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NEWS
June 26, 2013
Mayor Stephanie Rawlings-Blake's announcement this week that she won't grant developers of the long-stalled Superblock another extension of their exclusive right to build on the property acknowledged a painful truth that has been apparent for some time: Nearly a decade after the first proposals were submitted, the massive redevelopment project that was supposed to transform the west side of downtown is dead in the water and unlikely to be revived any...
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SPORTS
By Eduardo A. Encina and The Baltimore Sun | September 1, 2014
The Orioles tried to give Ubaldo Jimenez some work in a pressure-free situation Sunday afternoon, allowing the struggling right-hander to work the ninth inning with a seven-run lead. But Jimenez would last just five batters after loading the bases and walking in a run. He issued three walks and allowed a double to Brian Dozier, allowing four of the five batters he faced to reach base. After he left the mound to a chorus of boos from the hometown crowd at Camden Yards, he was charged with two more runs when Tommy Hunter gave up a two-run single that suddenly created a tense situation and a save opportunity for Zach Britton.
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FEATURES
By CHRIS KALTENBACH and CHRIS KALTENBACH,SUN MOVIE CRITIC | November 4, 2005
A feature in which Sun writers and critics sound off about the movies. After 60-plus years of unrivaled mastery of the animation field, Disney has abandoned the traditional drawing board in favor of pixels and computers and all manner of newfangled technology. That's supposed to make a difference? Chicken Little, the first release of the new technology-savvy Disney, hits theaters today accompanied by all manner of ballyhoo. The suggestion is that, after a string of films that under-performed at the box office, this new direction signifies a new start for the studio, an infusion of new blood, a reinvigorated bunch of storytellers now firmly entrenched on animation's cutting edge.
NEWS
June 26, 2013
Mayor Stephanie Rawlings-Blake's announcement this week that she won't grant developers of the long-stalled Superblock another extension of their exclusive right to build on the property acknowledged a painful truth that has been apparent for some time: Nearly a decade after the first proposals were submitted, the massive redevelopment project that was supposed to transform the west side of downtown is dead in the water and unlikely to be revived any...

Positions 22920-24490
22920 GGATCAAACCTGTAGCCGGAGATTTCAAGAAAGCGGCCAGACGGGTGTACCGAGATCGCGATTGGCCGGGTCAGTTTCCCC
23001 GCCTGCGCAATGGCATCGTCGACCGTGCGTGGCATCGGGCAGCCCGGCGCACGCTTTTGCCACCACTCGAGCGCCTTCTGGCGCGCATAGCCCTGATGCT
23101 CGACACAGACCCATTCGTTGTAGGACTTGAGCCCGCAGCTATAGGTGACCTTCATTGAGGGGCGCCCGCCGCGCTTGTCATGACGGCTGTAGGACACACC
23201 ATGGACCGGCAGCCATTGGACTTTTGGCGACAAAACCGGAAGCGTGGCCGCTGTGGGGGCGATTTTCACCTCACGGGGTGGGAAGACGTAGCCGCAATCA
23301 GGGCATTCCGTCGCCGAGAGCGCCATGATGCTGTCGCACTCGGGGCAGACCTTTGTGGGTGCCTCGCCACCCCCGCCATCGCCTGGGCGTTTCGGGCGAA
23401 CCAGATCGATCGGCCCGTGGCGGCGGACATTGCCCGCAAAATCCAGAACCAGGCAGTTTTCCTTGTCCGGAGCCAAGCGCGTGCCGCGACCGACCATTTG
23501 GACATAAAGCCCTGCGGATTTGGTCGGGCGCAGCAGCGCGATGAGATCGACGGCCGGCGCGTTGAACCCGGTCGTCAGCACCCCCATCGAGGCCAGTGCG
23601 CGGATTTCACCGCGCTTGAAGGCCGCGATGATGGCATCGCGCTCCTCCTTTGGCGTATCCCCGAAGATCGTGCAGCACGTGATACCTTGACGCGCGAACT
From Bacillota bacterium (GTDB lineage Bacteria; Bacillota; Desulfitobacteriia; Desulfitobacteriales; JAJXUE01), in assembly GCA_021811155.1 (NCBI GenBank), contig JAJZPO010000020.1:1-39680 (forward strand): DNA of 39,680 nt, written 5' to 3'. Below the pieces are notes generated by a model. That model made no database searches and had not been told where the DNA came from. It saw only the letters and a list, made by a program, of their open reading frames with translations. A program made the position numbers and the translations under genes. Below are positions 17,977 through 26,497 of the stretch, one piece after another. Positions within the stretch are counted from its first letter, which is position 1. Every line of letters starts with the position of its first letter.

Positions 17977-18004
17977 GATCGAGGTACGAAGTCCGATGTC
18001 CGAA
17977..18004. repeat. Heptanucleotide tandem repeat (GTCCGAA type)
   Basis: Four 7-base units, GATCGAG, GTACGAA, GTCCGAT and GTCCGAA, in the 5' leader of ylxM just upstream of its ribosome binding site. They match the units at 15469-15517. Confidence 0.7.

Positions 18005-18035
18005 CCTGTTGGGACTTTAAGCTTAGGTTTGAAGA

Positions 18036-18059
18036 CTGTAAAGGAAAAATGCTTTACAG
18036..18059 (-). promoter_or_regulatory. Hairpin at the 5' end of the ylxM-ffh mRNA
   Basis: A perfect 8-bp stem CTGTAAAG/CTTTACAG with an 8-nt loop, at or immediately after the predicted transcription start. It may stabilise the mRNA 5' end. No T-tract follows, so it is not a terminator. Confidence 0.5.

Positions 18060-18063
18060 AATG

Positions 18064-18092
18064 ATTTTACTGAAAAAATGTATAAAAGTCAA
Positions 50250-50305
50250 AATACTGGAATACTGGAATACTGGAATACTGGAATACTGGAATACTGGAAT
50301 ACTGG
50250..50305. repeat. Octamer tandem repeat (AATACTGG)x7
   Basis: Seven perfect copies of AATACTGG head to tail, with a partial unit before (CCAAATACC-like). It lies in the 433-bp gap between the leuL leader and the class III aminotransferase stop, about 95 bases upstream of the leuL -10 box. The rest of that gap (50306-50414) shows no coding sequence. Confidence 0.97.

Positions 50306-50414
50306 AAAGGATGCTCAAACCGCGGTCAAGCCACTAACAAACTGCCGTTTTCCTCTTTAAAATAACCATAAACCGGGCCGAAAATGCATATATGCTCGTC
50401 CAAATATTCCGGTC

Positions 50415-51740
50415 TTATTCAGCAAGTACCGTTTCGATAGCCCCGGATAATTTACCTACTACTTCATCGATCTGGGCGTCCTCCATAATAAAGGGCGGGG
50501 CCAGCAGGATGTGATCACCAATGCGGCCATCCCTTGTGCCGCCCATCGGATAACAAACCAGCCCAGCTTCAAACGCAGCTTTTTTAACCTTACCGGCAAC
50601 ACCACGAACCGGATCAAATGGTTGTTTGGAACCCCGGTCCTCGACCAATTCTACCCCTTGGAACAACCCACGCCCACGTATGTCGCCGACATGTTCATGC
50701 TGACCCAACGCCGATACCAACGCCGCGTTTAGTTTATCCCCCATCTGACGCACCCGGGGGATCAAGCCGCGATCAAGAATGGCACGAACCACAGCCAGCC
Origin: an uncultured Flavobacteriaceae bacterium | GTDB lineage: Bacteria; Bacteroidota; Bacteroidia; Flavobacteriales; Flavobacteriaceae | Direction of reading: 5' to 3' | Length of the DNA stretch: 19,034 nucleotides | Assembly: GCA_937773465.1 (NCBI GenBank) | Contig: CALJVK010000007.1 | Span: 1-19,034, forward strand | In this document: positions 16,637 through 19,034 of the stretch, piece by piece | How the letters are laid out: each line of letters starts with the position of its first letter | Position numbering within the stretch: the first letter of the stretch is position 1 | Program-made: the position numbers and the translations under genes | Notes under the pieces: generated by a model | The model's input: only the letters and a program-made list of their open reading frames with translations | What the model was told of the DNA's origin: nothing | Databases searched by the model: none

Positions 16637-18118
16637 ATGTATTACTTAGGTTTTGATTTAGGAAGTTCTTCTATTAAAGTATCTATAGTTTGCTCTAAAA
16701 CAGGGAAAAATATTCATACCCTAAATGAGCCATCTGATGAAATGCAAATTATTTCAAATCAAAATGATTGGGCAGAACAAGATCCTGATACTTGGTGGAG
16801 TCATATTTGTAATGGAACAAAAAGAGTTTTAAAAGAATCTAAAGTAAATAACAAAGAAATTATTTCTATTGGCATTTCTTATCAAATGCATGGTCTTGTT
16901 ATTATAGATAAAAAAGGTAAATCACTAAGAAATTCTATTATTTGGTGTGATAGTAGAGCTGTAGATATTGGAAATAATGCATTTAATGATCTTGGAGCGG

NEWS
March 17, 1997
THE ROUSE CO. is not accustomed to being told to go back to the drawing board. So executives of the Columbia-based real estate firm had to be caught off guard when the planning board in its own home county knocked its proposal to build a mini-Columbia in North Laurel.The panel was correct, however, in asking Rouse to provide more information before it decides whether to recommend the project to the zoning board. Members of the panel clearly were not comfortable with the sketchy outline that one resident, a college geography instructor, testified "would have gotten a 'C' " if submitted by one of his students.
NEWS
By Edward Gunts and Edward Gunts,SUN STAFF | February 17, 2000
AFTER SPENDING more than a year developing a design for the Maryland Museum of African-American History and Culture in downtown Baltimore, sponsors of the $26 million project are going back to the drawing board. Maryland's Department of General Services has terminated the contract of the original architects and exhibit designer so that another team can be selected to complete the project. Nikki Smith, administrator of the state's African-American Initiative program and liaison to a citizens group that is overseeing planning for the museum, said officials hope to interview candidates in the next week or so and select a new architect by March.
NEWS
By DAN BERGER | February 20, 1991
Whoever designed the USS Princeton: Back to the old drawing board.
NEWS
By DAN BERGER | October 15, 1993
It's back to the old drawing board on Haiti.Nigel Hawthorne makes such a compelling "Madness of George III," he ought to do "Nixon in China."Woolworth's is getting out of the Woolworth's business. Goodbye Main Street, hello Mall.
SPORTS
By Buster Olney | June 15, 1995
On the field: Eddie Murray is closing in quickly on hit No. 3,000. Murray's two-out, broken-bat RBI single in the first inning was the 2,988th hit of his career, and it was his fourth hit of the series.In the dugout: The Orioles' offense is in such a funk that manager Phil Regan ordered the infield to play in with a runner on third in the second inning. At the time, Cleveland led 1-0. Regan's strategy paid off -- sort of. The infield was in with Tony Pena at the plate and Manny Ramirez on third, and Pena struck out. But the run scored anyway, when a breaking pitch by starter Scott Klingenbeck skipped past catcher Chris Hoiles.
BUSINESS
By Edward Gunts | November 8, 1991